but 4 per cent., while in Rhode Island, aa we
have shown in a previous article, the growth
of manufactures, together with Ihe excellent
and truly popular character of the legislation,
has produced an increase of 44 percent. Mass
acbusetts counts U,702 manufacturing establish
ments, producing yearly $500 and upward.
This gives one lo each 102 persons ; but uo
other State has ao many large establishments.
Uhode Island has one lo each 103 persons.
' Massachusetts contains an area of 5,302,000
, acres, and accordingly number one person to
' each 5 1-2 acres of her foil. She om easily
' auppurl five limes as many, and at the present
rile, another half ceulnry will have carried her
population up to that figure.
Agriculture in this Sta'e is generally in a
innpsa ssflajaimuil Mfirifiilafaft lllun aaliaAilSurA in lliA
Island. A great deal ia constantly done for the
There are 33,989 farms under cultivation, or
one to every 29 persons; in Rhode Island there
is one lo each 1 in Vermont one lo each 10-1-2
j in Maine one lo eaoh 10 3-4 ; South Car
olina one to each 24 J iu Mew York one to eaoh
12 1-4.
Missouri has an area capable of sustaining a
population of thirty-five millions. She had,
1820, 00,500 inhabitants, and for leu years in
creased a little more 100 per cent., giving her
140,445 in 1830 ; for the next decade her rate
of increase was 173 percent., giving hr 383,.
702 in 1840 and i.ow she counts b'82,044, in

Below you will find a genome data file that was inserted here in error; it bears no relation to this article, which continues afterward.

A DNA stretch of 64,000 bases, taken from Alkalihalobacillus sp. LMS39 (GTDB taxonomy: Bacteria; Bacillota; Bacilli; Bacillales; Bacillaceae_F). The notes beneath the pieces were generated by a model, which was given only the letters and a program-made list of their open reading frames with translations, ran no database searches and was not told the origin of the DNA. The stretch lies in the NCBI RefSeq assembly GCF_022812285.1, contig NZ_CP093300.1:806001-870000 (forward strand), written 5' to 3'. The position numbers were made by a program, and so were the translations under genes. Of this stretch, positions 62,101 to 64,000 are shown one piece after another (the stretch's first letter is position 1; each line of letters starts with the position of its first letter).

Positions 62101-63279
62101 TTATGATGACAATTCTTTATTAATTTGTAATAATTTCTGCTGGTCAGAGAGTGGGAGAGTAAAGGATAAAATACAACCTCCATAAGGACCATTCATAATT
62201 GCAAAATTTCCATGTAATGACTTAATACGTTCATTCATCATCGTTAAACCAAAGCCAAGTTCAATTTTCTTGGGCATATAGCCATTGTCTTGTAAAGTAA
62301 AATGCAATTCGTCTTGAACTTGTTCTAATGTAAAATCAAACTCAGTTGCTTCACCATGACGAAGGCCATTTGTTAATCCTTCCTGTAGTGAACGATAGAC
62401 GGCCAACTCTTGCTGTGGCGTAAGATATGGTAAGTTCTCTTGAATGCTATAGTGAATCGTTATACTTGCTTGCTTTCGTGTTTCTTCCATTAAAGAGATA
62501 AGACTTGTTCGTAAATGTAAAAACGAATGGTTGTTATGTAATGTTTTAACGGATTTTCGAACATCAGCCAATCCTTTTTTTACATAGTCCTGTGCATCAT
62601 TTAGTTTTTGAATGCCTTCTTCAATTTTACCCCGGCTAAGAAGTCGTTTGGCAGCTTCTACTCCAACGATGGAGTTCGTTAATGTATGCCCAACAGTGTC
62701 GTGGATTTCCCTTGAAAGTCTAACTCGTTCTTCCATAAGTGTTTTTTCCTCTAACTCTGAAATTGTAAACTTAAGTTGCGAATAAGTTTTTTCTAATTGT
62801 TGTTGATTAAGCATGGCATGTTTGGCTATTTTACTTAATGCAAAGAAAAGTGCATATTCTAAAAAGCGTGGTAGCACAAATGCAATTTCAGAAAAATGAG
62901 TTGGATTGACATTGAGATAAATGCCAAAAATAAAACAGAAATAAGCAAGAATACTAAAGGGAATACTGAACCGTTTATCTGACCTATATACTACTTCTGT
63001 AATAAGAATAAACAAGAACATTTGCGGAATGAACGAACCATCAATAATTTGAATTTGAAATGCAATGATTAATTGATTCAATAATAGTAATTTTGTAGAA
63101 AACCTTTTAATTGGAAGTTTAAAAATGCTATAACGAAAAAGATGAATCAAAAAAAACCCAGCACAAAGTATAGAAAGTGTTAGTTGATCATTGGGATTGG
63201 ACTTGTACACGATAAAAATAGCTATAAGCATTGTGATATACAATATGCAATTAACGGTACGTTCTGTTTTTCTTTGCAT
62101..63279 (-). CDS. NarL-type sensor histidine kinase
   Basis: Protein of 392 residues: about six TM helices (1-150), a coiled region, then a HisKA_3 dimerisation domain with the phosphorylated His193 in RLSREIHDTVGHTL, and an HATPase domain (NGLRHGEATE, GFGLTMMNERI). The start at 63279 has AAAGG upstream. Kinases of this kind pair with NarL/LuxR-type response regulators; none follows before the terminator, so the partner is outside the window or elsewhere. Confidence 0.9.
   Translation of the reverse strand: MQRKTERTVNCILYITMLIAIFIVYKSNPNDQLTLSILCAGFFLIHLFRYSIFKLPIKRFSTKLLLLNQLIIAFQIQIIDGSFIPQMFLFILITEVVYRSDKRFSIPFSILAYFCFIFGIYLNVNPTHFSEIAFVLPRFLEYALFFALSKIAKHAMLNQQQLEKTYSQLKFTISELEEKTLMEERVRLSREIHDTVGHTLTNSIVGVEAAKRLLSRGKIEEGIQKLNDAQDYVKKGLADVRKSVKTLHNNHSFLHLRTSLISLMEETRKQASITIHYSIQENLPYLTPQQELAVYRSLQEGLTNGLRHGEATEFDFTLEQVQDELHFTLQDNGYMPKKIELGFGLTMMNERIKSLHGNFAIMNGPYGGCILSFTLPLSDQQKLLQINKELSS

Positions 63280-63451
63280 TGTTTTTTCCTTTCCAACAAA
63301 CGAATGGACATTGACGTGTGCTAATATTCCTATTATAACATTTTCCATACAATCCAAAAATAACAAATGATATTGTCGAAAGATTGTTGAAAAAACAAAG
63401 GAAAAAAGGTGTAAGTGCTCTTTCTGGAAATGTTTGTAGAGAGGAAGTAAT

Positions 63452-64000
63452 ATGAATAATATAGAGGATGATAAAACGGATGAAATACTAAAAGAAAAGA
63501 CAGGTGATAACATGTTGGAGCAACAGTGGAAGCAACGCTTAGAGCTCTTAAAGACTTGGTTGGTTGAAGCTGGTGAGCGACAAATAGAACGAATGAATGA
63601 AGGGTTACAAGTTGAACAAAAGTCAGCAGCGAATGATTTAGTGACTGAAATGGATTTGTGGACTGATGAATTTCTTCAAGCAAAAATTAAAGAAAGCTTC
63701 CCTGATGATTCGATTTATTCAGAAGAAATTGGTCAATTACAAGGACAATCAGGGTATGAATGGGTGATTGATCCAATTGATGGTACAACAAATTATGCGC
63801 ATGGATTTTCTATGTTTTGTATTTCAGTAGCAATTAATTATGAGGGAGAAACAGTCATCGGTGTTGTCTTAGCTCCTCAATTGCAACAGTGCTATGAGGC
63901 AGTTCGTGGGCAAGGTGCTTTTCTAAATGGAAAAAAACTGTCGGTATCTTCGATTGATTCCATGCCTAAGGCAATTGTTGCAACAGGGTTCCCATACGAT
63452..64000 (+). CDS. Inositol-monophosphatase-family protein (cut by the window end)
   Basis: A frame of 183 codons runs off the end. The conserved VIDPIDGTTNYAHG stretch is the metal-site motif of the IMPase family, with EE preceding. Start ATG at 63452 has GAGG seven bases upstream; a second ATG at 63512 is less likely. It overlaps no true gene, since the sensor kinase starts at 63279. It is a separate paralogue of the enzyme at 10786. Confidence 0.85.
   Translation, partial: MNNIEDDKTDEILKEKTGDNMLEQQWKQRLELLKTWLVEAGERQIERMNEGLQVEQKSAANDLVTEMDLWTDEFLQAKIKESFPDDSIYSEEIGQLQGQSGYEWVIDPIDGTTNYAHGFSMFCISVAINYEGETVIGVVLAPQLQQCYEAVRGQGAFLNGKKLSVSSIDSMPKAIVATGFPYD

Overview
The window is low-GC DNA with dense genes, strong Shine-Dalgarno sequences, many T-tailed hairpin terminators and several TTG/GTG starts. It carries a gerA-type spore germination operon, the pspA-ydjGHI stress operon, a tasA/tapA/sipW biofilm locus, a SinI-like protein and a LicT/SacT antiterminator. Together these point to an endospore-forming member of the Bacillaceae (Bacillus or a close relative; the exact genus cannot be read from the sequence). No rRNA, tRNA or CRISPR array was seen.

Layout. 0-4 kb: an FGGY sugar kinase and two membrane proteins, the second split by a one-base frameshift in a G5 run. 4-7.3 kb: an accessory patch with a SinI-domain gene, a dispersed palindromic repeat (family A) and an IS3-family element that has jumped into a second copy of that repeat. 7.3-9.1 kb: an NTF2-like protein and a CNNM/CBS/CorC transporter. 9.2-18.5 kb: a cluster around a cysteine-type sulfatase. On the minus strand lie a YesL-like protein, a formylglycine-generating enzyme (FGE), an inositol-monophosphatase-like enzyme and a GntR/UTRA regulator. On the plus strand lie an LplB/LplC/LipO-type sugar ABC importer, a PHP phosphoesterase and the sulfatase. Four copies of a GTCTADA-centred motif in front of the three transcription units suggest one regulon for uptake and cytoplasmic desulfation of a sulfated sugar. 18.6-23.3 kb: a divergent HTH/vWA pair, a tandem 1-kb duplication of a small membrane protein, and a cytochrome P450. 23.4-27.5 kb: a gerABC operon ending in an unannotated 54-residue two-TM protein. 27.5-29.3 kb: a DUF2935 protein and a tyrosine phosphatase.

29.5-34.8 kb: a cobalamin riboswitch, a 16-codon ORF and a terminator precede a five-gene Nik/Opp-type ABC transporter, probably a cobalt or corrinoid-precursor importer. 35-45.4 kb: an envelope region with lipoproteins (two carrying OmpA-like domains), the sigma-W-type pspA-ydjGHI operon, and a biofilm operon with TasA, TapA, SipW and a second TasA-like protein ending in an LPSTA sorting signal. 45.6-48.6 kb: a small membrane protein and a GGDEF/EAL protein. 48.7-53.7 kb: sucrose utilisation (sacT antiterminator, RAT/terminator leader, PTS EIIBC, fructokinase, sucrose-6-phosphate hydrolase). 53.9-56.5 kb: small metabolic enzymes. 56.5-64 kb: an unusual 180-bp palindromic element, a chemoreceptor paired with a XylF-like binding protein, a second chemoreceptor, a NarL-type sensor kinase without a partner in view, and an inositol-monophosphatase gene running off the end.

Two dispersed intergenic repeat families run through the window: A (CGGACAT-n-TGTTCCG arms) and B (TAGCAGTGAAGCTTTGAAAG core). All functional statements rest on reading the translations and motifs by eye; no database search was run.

king the rate of increase only 77 3-4 per cent.,
which is a vast falling ofr from either of the
previous decsdes.
This Stale has now 87,422 slaves ten years
since she had 08,240; their rate of increase has
accordingly been 50 per cent.; from 1830 to
lolo it exceeded 100 per oeul. JNow, as then,
however, the slave population increases more
slowly man tlie Iree. llus points unerringly
to the destiny of Missouri as a white Stale,
while South Carolina aud the others in that lat
itude are as evidently destined to be black
States. That is to say, in the one white will
be the predominant complexion, slid in the oth
er blaok. Missouri has 2 544 free colored peo
ple : in 1840 she had 1,074. She has 90.805
dwellings, by which is meant (hose of Ihe free
population, no aooount being luken of the n um
ber of those occupied by Ihe slaves, This fact
we were not aware of iu writing our former ar
ticles, in whioh Ihe proportion of people to houses
in the slave States was spoken ul. Missouri
counts, then, to her 100,834 free families, (slaves